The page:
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Most frequent questions and answers
The primary function of flavors is to add taste to foods, as they have no nutritional properties. Flavors come in both natural and artificial varieties. Artificial flavors are carefully selected to provide a larger and more diverse variety of flavors.
Flavorings can be divided into three principal types: "natural flavorings", "nature-identical flavorings", and "artificial flavorings". In the United States, they are traditionally divided into natural and artificial flavorings, where the latter includes nature-identical flavorings.
Natural Flavor: Natural flavors are created using ingredients from natural sources such as essential oils, extracts, etc. that are derived from spices, fruits, vegetables, barks, and other natural sources, Artificial Flavours made from nature identical & artificial flavouring substances.
Vanilla is the most popular flavor worldwide. Not only is it used in favorites like ice cream, candies, cakes, and cookies, but vanilla also enhances perception of sweetness and other flavors (like those in chocolate, coffee, fruit, and nuts)
Many people would say pure water tastes like nothing. But if water has no flavor, how do we know what we're drinking is water?
Our tongues do have a way to detect water, a new study shows. They do it not by tasting the water itself, but by sensing acid — which we usually call sour
The green pods, elettaria cardamomum, also known as “true cardamom,” have the characteristics most recognized as cardamom flavor: an herbal warmth like a fragrant cross between eucalyptus, mint, and pepper—more citrusy than fennel and sweeter than cumin.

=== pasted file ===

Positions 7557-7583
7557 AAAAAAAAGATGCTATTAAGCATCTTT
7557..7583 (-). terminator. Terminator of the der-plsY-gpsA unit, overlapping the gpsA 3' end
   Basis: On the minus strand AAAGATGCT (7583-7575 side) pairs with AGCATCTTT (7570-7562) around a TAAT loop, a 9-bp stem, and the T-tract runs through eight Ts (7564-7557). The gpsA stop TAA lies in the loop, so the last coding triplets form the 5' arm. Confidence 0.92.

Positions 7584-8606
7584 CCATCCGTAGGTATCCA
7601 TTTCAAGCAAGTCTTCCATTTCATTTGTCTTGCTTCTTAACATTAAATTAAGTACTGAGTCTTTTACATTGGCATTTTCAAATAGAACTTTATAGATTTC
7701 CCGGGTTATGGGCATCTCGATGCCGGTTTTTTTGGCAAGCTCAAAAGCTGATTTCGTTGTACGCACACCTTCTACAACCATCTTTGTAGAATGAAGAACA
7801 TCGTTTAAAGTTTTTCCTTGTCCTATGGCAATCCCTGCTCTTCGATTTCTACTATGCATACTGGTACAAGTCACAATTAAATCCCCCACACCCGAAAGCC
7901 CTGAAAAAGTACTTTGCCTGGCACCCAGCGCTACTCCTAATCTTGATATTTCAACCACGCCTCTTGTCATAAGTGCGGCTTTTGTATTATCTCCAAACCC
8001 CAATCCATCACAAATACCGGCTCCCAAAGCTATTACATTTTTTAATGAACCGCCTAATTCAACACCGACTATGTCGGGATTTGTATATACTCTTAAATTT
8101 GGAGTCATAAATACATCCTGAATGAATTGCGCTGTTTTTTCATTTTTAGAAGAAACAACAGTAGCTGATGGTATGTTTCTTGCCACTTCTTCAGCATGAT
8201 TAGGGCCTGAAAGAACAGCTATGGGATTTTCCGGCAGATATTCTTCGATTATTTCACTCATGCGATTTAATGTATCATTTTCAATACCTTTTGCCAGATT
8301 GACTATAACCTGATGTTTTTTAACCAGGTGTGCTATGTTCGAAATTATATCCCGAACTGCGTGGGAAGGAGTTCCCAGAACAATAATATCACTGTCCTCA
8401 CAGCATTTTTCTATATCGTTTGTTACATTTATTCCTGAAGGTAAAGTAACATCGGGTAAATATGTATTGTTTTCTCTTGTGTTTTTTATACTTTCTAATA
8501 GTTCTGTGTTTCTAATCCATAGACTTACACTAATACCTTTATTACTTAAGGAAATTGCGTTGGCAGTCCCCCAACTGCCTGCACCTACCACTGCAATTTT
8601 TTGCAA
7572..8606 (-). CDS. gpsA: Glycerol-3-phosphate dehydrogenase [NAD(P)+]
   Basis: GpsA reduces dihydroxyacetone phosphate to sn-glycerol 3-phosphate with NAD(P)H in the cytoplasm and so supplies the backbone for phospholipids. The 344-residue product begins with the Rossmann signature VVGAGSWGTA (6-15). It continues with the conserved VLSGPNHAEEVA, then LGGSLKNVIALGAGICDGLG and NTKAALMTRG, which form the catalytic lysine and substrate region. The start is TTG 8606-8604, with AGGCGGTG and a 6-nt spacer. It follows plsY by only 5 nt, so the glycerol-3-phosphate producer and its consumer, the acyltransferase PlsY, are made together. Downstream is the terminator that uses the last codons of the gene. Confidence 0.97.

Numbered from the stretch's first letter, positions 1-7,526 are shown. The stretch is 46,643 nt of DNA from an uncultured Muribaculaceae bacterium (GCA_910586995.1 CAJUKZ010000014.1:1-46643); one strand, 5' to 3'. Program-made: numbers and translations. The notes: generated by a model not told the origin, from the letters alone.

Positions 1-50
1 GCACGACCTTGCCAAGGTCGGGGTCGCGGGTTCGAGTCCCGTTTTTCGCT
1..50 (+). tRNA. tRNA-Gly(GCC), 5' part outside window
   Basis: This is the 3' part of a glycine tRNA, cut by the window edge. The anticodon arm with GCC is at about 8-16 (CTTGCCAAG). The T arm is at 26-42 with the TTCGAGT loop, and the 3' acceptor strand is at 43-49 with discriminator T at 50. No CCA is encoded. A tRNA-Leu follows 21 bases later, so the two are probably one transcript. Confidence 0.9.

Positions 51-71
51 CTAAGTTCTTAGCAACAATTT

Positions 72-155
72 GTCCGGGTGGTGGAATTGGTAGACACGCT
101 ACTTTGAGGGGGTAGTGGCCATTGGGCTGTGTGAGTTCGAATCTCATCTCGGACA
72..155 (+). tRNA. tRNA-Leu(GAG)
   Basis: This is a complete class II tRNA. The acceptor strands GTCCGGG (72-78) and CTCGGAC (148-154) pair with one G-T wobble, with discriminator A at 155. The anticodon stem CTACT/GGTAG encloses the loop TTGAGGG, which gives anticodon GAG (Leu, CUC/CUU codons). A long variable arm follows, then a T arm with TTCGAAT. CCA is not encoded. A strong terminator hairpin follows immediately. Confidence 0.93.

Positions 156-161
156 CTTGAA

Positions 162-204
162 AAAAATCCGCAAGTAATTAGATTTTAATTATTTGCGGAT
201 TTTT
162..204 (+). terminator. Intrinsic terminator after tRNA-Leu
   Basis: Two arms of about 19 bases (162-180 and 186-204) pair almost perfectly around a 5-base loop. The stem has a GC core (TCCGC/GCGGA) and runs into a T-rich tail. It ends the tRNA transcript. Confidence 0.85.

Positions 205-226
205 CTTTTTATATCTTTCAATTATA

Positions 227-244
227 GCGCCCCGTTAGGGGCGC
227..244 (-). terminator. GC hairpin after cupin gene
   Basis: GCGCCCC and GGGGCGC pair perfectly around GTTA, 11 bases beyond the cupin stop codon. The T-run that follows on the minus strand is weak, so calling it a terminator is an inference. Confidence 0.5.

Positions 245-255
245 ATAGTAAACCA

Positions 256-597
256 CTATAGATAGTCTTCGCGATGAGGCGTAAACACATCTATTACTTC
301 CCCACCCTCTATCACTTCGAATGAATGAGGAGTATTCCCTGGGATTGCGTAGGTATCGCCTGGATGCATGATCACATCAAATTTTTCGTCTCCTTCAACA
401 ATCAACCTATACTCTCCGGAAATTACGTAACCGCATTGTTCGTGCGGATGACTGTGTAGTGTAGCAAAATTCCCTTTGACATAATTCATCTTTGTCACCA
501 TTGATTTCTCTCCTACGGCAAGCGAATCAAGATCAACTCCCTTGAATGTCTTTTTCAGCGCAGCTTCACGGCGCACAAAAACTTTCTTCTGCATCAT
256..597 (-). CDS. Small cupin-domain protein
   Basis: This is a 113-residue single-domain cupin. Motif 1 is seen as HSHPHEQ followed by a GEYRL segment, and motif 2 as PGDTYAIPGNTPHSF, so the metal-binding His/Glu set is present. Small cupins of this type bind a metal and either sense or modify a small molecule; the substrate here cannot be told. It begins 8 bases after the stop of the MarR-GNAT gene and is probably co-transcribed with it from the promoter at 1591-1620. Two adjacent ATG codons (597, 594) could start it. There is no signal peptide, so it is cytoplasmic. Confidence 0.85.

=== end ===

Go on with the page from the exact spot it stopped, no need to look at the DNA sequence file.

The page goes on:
It is possible for certain flavourings to contain allergens, particularly those derived from foods which are common allergens, such as nuts, wheat, mustard, shellfish etc. Where a flavouring does contain an allergen which is required to be labelled, this will be indicated on the packaging.
Flavourings are used at the rate 0.1% to 1% as per end product. Product with heat treatment requires more flavouring as they loss in processing. GMP( good Manufacturing Practice) is standard for industries.
If Flavourings are used in high doses the product tastes bitter.
Wordwide standards for Food Flavourings are monitered by FEMA (Flavor Extract Manufacturers Association ) & GRAS (Generally Recognized as Safe)list & local FDA rules.
They are safe to use in food.
Flavours have long shelf life. Need to store properly to avoid spoilage. Citrus & Oil flavours have limited shelf life.
Flavours are stored in cool & dry place away from heat & sunlight in tightly closed container.
Propylene glycol is a food grade, clear, colourless, solvent, which readily retains moisture (hygroscopic). Propylene glycol makes flavours water soluble & also stabilises the flavours.
Water Soluble flavours are suitable to be used in all cooking, baking, culinary and dessert applications. Normaly they are soluble in water soluble part of end product. Oil soluble Flavours can be used in chocolate making.